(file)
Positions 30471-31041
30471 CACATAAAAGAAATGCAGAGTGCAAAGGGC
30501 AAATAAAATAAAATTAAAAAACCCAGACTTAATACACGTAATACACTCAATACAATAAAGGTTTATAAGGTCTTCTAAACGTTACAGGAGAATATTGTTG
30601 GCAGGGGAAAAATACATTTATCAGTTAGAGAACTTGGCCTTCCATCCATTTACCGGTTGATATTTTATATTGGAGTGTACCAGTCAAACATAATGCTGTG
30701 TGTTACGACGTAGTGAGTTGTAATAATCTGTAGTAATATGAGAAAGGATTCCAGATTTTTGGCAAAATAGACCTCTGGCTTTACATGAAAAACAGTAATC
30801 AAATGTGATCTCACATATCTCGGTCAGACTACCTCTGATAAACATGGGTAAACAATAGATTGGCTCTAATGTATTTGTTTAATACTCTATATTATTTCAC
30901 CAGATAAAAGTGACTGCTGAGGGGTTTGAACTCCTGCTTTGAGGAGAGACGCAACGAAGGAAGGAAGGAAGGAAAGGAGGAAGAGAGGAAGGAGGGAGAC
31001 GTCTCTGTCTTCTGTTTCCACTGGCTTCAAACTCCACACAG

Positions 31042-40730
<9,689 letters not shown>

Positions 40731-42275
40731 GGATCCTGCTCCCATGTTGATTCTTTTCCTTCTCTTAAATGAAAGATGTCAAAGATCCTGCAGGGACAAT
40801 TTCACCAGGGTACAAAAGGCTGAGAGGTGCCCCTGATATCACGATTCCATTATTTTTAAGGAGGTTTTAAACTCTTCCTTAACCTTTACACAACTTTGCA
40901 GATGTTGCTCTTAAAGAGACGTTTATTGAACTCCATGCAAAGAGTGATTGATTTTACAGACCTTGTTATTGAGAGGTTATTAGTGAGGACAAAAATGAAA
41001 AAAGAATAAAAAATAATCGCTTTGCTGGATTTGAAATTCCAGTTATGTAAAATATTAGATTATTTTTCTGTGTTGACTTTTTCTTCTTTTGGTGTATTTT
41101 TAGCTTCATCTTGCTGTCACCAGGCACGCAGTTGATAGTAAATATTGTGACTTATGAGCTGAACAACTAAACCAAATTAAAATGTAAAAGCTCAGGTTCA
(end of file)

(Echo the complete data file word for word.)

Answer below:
Positions 30471-31041
30471 CACATAAAAGAAATGCAGAGTGCAAAGGGC
30501 AAATAAAATAAAATTAAAAAACCCAGACTTAATACACGTAATACACTCAATACAATAAAGGTTTATAAGGTCTTCTAAACGTTACAGGAGAATATTGTTG
30601 GCAGGGGAAAAATACATTTATCAGTTAGAGAACTTGGCCTTCCATCCATTTACCGGTTGATATTTTATATTGGAGTGTACCAGTCAAACATAATGCTGTG
30701 TGTTACGACGTAGTGAGTTGTAATAATCTGTAGTAATATGAGAAAGGATTCCAGATTTTTGGCAAAATAGACCTCTGGCTTTACATGAAAAACAGTAATC
30801 AAATGTGATCTCACATATCTCGGTCAGACTACCTCTGATAAACATGGGTAAACAATAGATTGGCTCTAATGTATTTGTTTAATACTCTATATTATTTCAC
30901 CAGATAAAAGTGACTGCTGAGGGGTTTGAACTCCTGCTTTGAGGAGAGACGCAACGAAGGAAGGAAGGAAGGAAAGGAGGAAGAGAGGAAGGAGGGAGAC
31001 GTCTCTGTCTTCTGTTTCCACTGGCTTCAAACTCCACACAG

Positions 31042-40730
<9,689 letters not shown>

Positions 40731-42275
40731 GGATCCTGCTCCCATGTTGATTCTTTTCCTTCTCTTAAATGAAAGATGTCAAAGATCCTGCAGGGACAAT
40801 TTCACCAGGGTACAAAAGGCTGAGAGGTGCCCCTGATATCACGATTCCATTATTTTTAAGGAGGTTTTAAACTCTTCCTTAACCTTTACACAACTTTGCA
40901 GATGTTGCTCTTAAAGAGACGTTTATTGAACTCCATGCAAAGAGTGATTGATTTTACAGACCTTGTTATTGAGAGGTTATTAGTGAGGACAAAAATGAAA
41001 AAAGAATAAAAAATAATCGCTTTGCTGGATTTGAAATTCCAGTTATGTAAAATATTAGATTATTTTTCTGTGTTGACTTTTTCTTCTTTTGGTGTATTTT
41101 TAGCTTCATCTTGCTGTCACCAGGCACGCAGTTGATAGTAAATATTGTGACTTATGAGCTGAACAACTAAACCAAATTAAAATGTAAAAGCTCAGGTTCA